Manage private student loans without COVID-19 forbearance


While federal student loan borrowers enjoy zero required payments and zero interest charges on their student loans until September 30, private student loans are not eligible for federal COVID-19 relief. When it comes to payment assistance, private student loan borrowers are in the hands of their lenders.

However, borrowers still have options to manage their private student loans if the coronavirus has resulted in a reduction in their income. Here’s what to look for.

Are private student loan borrowers eligible for COVID-19 relief?

Since private student loans are owned by private lenders, not the federal government, they are not eligible for federal relief measures such as the payment break and interest relief currently in place.

The only exception is private Federal Family Education Loans (FFELs) in default, which are now included in administrative forbearance. Borrowers benefiting from these loans are not required to make payments until September 20, 2021, and interest charges and collection activities are suspended during this period.

Some private lenders are offering their own options for COVID-19 hardship. However, it is up to the borrower to investigate these programs because they are not automatically implemented like the federal program was. “If a borrower has been affected by COVID (or anything else for that matter), they should be diligent in their communication with the lender and offer relief in a number of ways; deferred payments, suspended payments, lower payments, etc. Says Matthew Carpenter, CEO of College Funding Services.

Strategies for Making Private Student Loan Payments Without Coronavirus Tolerance

There are several ways that private borrowers can manage their private loans even without the federal payment break. Here are some options that could lower your monthly payment or make payments easier.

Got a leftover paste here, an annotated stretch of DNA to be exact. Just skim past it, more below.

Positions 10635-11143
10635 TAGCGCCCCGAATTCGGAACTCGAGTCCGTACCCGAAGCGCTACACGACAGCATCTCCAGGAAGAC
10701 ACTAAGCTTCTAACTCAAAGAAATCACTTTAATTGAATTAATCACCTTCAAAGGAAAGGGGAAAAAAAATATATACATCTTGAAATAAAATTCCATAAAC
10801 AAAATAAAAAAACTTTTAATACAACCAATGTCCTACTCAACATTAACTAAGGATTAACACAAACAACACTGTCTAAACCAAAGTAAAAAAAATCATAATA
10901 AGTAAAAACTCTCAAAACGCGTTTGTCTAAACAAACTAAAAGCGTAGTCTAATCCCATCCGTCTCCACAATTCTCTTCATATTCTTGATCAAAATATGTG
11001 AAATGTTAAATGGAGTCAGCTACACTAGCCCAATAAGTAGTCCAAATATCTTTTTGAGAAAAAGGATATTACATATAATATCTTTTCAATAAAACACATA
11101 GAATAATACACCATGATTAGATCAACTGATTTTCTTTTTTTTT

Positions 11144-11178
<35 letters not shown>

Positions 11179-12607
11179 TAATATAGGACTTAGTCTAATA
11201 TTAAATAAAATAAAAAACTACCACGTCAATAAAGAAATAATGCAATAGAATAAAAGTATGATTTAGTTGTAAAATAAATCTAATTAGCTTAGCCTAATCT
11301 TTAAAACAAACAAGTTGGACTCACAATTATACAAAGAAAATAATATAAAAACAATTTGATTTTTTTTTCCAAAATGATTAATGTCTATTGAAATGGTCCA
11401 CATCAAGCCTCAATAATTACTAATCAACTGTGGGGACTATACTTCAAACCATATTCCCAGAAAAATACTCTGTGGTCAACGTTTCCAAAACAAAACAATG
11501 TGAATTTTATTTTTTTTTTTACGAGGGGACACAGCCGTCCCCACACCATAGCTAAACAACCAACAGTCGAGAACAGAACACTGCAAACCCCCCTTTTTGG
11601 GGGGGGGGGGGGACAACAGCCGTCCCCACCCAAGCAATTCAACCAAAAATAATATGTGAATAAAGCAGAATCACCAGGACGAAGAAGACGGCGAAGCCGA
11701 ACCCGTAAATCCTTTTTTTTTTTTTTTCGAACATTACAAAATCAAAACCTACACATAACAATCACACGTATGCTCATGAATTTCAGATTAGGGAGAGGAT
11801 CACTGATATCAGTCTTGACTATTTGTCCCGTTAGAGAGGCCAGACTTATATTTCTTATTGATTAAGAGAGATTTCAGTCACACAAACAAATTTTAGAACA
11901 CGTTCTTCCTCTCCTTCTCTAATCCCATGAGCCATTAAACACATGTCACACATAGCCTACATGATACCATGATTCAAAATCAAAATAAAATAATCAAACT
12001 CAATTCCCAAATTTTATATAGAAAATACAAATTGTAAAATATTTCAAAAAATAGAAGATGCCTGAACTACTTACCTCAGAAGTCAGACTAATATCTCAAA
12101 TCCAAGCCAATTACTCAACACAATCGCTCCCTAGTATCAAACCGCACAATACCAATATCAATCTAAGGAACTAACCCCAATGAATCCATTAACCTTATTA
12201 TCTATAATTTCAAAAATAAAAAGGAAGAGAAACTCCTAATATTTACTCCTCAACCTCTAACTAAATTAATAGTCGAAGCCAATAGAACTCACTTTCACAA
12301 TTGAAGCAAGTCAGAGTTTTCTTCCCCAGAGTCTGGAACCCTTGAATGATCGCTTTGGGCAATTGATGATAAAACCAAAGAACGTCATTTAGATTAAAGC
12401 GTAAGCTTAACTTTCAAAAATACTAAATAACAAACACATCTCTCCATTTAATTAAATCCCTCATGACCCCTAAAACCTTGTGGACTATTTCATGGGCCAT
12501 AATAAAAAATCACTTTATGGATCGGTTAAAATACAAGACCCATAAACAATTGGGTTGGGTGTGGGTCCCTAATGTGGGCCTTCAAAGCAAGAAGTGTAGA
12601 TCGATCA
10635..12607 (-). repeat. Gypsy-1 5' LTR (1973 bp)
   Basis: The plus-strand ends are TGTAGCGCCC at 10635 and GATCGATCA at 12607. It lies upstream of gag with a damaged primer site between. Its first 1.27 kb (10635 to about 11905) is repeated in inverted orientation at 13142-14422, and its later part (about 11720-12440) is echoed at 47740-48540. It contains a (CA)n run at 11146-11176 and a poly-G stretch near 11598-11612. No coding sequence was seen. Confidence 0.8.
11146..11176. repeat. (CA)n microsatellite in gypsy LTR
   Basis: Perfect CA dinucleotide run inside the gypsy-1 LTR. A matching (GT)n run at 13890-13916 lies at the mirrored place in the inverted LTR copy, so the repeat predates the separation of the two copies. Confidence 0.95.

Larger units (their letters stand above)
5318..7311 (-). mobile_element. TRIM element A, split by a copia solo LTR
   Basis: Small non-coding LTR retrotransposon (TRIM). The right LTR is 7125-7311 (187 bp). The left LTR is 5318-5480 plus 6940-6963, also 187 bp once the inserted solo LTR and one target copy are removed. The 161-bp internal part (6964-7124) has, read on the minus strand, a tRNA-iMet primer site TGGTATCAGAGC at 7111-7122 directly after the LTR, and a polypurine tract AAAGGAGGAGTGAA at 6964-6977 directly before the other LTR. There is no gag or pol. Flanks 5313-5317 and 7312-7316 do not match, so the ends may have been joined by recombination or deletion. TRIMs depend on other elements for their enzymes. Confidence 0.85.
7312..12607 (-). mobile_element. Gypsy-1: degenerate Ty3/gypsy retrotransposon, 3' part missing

In order to properly manage their loan balance, every borrower must start by confirming whether or not they have the best possible rates and repayment terms, Carpenter explains. “If a student finds a better option to refinance their loan at a lower rate with another lender, they should take that information to their current lender. “

If your current lender can’t offer you better rates, consider refinancing with a new company. By doing this, you may be able to get a lower interest rate or a longer repayment term, which can lower your monthly payments.

Suspend Federal Student Loan Payments

If you have both private and federal student loans, you can take advantage of COVID-19 administrative forbearance and stop paying your federal loans. You can then reallocate the money you would invest in your federal loans and make payments on your private loans instead.

Find out about payment assistance

Contact your lender or service agent directly to learn about ways to reduce or suspend your private student loan payments. The following lenders have coronavirus relief programs available, but the list does not include all lenders with hardship options:

  • Citizens Bank: Borrowers can be granted forbearance for an initial period of three months, which can be renewed twice.
  • CommonBond: Late fees are waived and borrowers can defer payments in one-month increments.
  • Serious: The coronavirus short-term forbearance program postpones eligible loan payments by at least one month. The interest will not be capitalized at the end of the forbearance.
  • Laurel route: Borrowers can request a three-month forbearance, then an additional three months if they are eligible.
  • Navigate: Short-term forbearance is available for at least a month.

Find state-specific relief

Several state attorneys have collaborated in statewide relief efforts with private lenders in an effort to help private borrowers with student loans. In early 2020, the program was implemented in California, Colorado, Connecticut, Illinois, Massachusetts, New Jersey, New York, Vermont, Virginia, Washington and Washington, DC

Borrowers in participating states can call their loan manager or lender and request the following:

  • Collection suspended for 90 days.
  • Waiver of interest.
  • 90-day abstention period.
  • Information on assistance programs for difficulties.

Restructure your budget

If you are having financial difficulties due to the coronavirus, it may be time to review your budget to ensure that you can still make minimum payments on your student loans. Consider whether you can ditch subscription services or cut back on take-out purchases, or look at your current bank and Internet service provider to see where you are being charged unnecessary fees. To help you track your income and expenses, you can try a budgeting app. Even small changes in your monthly expenses can help you avoid defaulting on your loans.

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